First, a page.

Sister Lucia’s understanding of Fatima was enriched by a deep prayer life filled with private revelations.  Our Lady appeared to Lucia often until she died on 13 February 2005 at the age of ninety-seven, report Cardinal Tarcisio Bertone with Giuseppe De Carli in their 2008 book The Last Secret of Fatima.  As Lucia elaborated to Walsh, apparently drawing on a private revelation she had in 1927, “What Our Lady wants is that the Pope and all the bishops in the world shall consecrate Russia to her Immaculate Heart on one special day.  If this is done, she will convert Russia and there will be peace.  If it is not done, the errors of Russia will spread through every country in the world.”

Popes over the subsequent decades have consecrated the world writ large but not specifically Russia and not in unity with all the Church’s bishops of the world.  Saint John Paul II in St. Peter’s Square on 25 March 1984, for example, consecrated the world to the Immaculate Heart of Mary.  More recently, Pope Francis in October 2013 consecrated the world to the Immaculate Heart of Mary in front of some 150,000 pilgrims in Rome, according to the National Catholic Register.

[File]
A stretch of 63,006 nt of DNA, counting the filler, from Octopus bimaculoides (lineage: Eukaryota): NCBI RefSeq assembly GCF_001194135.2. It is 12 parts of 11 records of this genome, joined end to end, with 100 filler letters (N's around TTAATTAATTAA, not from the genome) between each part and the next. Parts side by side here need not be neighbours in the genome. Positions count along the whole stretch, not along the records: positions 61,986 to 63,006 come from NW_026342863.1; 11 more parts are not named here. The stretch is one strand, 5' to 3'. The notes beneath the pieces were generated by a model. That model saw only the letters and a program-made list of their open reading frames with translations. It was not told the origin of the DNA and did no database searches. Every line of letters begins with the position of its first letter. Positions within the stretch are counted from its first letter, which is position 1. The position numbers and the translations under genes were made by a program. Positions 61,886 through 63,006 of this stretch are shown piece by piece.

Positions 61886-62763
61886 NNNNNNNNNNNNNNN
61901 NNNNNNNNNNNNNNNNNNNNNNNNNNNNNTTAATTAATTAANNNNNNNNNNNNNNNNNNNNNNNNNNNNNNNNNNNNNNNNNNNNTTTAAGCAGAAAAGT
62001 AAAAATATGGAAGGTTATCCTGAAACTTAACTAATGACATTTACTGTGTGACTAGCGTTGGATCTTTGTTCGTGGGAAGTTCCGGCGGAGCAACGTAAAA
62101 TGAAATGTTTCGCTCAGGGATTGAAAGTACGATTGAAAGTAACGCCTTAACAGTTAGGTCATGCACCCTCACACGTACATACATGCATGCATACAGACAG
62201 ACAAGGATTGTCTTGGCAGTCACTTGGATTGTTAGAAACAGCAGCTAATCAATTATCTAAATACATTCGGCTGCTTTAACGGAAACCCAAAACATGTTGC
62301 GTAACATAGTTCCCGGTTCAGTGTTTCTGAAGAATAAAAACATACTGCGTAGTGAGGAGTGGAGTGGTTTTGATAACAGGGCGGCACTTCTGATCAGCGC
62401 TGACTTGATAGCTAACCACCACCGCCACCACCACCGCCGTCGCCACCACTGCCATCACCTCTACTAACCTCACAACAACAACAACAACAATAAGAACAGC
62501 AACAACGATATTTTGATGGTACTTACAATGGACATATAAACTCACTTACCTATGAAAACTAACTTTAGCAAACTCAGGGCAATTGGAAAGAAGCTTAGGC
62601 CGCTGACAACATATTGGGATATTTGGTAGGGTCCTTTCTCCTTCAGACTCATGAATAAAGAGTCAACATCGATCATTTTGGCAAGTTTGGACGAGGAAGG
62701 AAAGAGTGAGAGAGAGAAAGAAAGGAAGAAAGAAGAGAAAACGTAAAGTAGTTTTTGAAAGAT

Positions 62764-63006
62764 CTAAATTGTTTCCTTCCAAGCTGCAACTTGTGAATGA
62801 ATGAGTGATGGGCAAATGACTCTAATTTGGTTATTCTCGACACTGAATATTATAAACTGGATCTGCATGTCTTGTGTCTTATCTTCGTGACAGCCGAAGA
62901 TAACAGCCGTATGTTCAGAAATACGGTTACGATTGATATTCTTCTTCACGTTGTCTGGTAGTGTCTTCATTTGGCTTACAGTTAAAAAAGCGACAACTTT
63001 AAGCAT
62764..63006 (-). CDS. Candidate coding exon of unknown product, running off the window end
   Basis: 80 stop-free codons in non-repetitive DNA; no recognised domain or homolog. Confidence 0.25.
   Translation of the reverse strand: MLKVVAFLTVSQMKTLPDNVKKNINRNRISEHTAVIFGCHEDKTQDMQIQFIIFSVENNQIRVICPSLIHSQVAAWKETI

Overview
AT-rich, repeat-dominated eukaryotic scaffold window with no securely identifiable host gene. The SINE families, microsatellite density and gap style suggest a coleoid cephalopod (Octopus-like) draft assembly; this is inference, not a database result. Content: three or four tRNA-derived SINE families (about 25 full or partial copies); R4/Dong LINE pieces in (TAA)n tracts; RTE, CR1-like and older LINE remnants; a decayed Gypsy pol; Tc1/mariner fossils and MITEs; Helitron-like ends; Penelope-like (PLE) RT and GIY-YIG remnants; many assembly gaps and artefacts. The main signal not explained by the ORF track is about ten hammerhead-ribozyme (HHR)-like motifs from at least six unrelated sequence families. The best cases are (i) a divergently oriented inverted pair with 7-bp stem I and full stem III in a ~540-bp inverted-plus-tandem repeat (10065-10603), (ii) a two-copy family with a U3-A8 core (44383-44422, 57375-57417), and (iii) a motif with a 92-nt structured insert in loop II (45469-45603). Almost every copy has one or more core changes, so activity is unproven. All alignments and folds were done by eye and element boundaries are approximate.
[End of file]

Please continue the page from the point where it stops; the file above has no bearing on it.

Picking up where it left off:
Nevertheless, many observers argue that these consecrations of the world fulfilled the request of Our Lady of Fatima.  Most notably one the Church’s highest officials, Cardinal Bertone, who served as both secretary of the Congregation for the Doctrine of the Faith and later as the Vatican’s secretary of state, in The Last Secret of Fatima shared details of his 17 November 2001 interview of Sister Lucia in her convent.  By Bertone’s account, Sister Lucia said, “the consecration Our Lady wished for was performed in 1984, and that is was accepted by Heaven.”

The Catholic Church no doubt has been reluctant to specifically consecrate Russia to avoid offending the Russian Orthodox Church.  As Bertone and De Carli explain, “The consecration of Russia obviously posed a very tricky religio-political problem for Pope John Paul II.  The pope, not wishing to offend the sensibilities of our ‘special brethren,’ the Orthodox, remained cautious.  An explicit consecration would have been received by the Patriarch of Moscow and All Russia, Alexi II, as a declaration of war.”